“Does content deliver a better ROI than traditional advertising?”
I hear that question all the time at marketing conferences. Marketers who know to the penny the ROI of their programmatic banner purchases or direct response mailings are often told by content marketing enthusiasts to measure “likes,” shares, and comments.
Intuitively, it makes sense. People who “like” your brand are probably more likely to buy from you. Online shares represent a sort of word-of-mouth advertising, and that’s the best kind, right? But what’s the value of a “like”? Can shares be linked to sales?
I think the root cause of the confusion about how to measure the value of content is how we understand the term “brand publishing.” The term creates five misconceptions about branded content that impede the progress of otherwise inventive marketers.
Misconception No. 1: Shares matter most.
Shares are important for publishers, because more awareness equals more ad revenues. But advertisers are concerned about much more than the top of a sales funnel, where awareness sits.
They’re also interested in building desire for their products, selling products, and creating loyal customers. An article on Microsoft.com about the importance of secure passwords
, for example, is very helpful to Microsoft’s customers and builds loyalty, but that doesn’t make it share—worthy.
Instead of asking, “Is this going to get shared?” marketers need to ask, “Will this content help an individual customer in their individual moment of need?”
For another example, check out the debate
that took place on Sparksheet a few weeks ago between Ashley Brown
of Coca-Cola and Mark Higginson
, the social media manager at the University of Brighton.
To summarize, Mark felt Coca-Cola had made a mistake by hiring an editorial staff and filling its corporate website
(which my company designed) with content, because most of that content doesn’t get shared very often. To paraphrase Ashley’s response, “number of shares” is not a metric that matters most to Coca-Cola.
Misconception No. 2: People want news.
A publisher such as The New York Times
reports news because it has to stay fresh to remain relevant—not to mention it’s what the audience expects. But a video about ways to boost retirement savings
on Fidelity.com will never get old.
Unless your product is directly tied to trends and news, your brand might be better served by focusing on evergreen content that has enduring value for your customers or prospects.
Misconception No. 3: It’s all about articles.
Publishers focus mostly on articles. Branded content can and should take any form that helps weave a story. The entrance to our office
is a secret bookshelf that makes visitors smile and shows them that we think differently from other design firms.
Smart brand managers will look at all
customer-facing communications as content and as opportunities to tell positive, emotional stories. Business cards, office environments, registration forms, comparison tools, job descriptions—everything can be content, and everything provides an opportunity for storytelling.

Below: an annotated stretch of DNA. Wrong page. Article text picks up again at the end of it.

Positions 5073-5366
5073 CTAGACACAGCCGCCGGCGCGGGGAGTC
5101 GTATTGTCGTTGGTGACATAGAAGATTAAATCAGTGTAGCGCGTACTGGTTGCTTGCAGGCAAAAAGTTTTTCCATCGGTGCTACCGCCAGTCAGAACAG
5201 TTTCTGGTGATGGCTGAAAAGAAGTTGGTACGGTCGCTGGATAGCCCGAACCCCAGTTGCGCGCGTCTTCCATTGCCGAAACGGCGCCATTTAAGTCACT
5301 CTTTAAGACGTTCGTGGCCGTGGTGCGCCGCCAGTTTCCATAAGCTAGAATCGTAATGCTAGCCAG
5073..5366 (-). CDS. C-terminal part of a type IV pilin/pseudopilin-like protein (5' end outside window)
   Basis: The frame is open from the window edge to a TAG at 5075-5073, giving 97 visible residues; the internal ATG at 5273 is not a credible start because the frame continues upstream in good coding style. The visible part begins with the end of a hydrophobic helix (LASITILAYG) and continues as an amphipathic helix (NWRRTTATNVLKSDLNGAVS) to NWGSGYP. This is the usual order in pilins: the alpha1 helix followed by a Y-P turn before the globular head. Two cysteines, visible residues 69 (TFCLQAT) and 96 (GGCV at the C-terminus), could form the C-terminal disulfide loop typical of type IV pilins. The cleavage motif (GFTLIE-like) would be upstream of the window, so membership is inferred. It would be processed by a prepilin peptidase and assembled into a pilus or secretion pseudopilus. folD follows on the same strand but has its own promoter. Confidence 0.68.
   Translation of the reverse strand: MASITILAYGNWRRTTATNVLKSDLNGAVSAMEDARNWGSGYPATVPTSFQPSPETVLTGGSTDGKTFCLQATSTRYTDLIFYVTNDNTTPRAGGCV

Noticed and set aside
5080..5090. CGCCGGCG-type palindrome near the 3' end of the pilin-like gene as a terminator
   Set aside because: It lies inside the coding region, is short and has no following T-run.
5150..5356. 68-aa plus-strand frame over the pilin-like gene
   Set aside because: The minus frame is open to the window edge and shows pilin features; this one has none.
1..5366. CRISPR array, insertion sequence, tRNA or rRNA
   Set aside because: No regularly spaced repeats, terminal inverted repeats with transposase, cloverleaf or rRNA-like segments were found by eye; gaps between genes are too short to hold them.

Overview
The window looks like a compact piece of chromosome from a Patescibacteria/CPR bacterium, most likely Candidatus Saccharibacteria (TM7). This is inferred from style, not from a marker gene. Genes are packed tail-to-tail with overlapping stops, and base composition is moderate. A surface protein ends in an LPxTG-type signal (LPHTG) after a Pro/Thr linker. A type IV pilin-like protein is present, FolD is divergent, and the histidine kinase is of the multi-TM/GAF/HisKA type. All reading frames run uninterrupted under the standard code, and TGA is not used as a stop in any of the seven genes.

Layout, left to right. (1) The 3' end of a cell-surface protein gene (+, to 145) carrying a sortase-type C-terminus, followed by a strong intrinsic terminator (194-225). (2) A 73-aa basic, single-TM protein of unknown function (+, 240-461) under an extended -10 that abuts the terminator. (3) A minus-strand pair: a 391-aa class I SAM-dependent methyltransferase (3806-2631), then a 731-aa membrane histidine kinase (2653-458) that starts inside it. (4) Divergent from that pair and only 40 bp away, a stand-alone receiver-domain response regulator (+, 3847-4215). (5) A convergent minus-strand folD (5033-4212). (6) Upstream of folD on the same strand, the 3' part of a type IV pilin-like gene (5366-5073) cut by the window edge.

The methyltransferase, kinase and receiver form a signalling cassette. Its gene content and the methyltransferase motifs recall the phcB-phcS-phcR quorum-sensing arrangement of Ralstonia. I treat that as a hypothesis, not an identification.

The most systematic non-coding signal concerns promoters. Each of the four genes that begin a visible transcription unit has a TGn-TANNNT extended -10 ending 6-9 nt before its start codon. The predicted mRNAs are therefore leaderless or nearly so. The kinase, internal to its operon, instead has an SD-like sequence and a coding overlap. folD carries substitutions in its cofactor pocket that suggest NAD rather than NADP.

Misconception No. 4: Don’t sell.
Yes and no. You would be wise to create content with the same good intentions as the best publishers. Instead of asking, “What can we sell you?” ask, “How can we help you?”
Create your content to entertain, inform, enlighten, or help your audience—the way publishers do—and your audience will be much more likely to buy from you. As we like to say:
“Content that helps sells. Content that sells doesn’t.”
Contently makes software
that connects brand managers that need content to writers and journalists that create content. Its LinkedIn page
is an essential source of helpful advice about how to create—and measure—the success of your content efforts. Though I never feel sold by them, I do feel compelled to work with them.
Misconception No. 5: Don’t brand.
This debate incites strong passion, because advertisers have spent the past 100+ years being irrelevant.
People go to the bathroom when TV ads air, they channel-surf when radio ads come on, they open mail over the recycling bin to get rid of junk faster, and they completely ignore the right-hand rail of websites. It’s only natural to believe that if an advertiser’s name is associated with content, everyone will ignore it.
But if you are as entertaining or helpful or useful as possible, why would you not want your brand associated with your content? Anyone who tells you not to include your brand or product name in your content is delusional—or deceptive, in the case of native advertising. Ignore them.
GE’s “GE Fallonventions
” segment on “The Tonight Show Starring Jimmy Fallon” is a brilliant piece of branded content that leaves no doubt about the advertiser behind the effort.
So, if we don’t call it brand publishing, what should we call it?
I like “content marketing” for a couple of reasons. First, “content” is a broad term that encompasses much more than articles, photo galleries, or videos.
“Content” can be anything that engages, educates, informs, entertains, or helps your audience. With a little imagination, your business cards can be content. “Marketing” keeps us all aware of the fact that, unlike publishers, we want to sell something.
[RELATED: Get advanced brand journalism tips from Mark Ragan and Jim Ylisela. Register now for Chicago or Denver!]
In truth, what we call it matters much less than how we do it. Just be helpful. Let the rest take care of itself.
Joe McCambley is co-founder and creative director at The Wonderfactory, a NY-based digital strategy and design firm that develops content strategies, sites, and apps for media companies. A version of this story originally appeared on Sparksheet.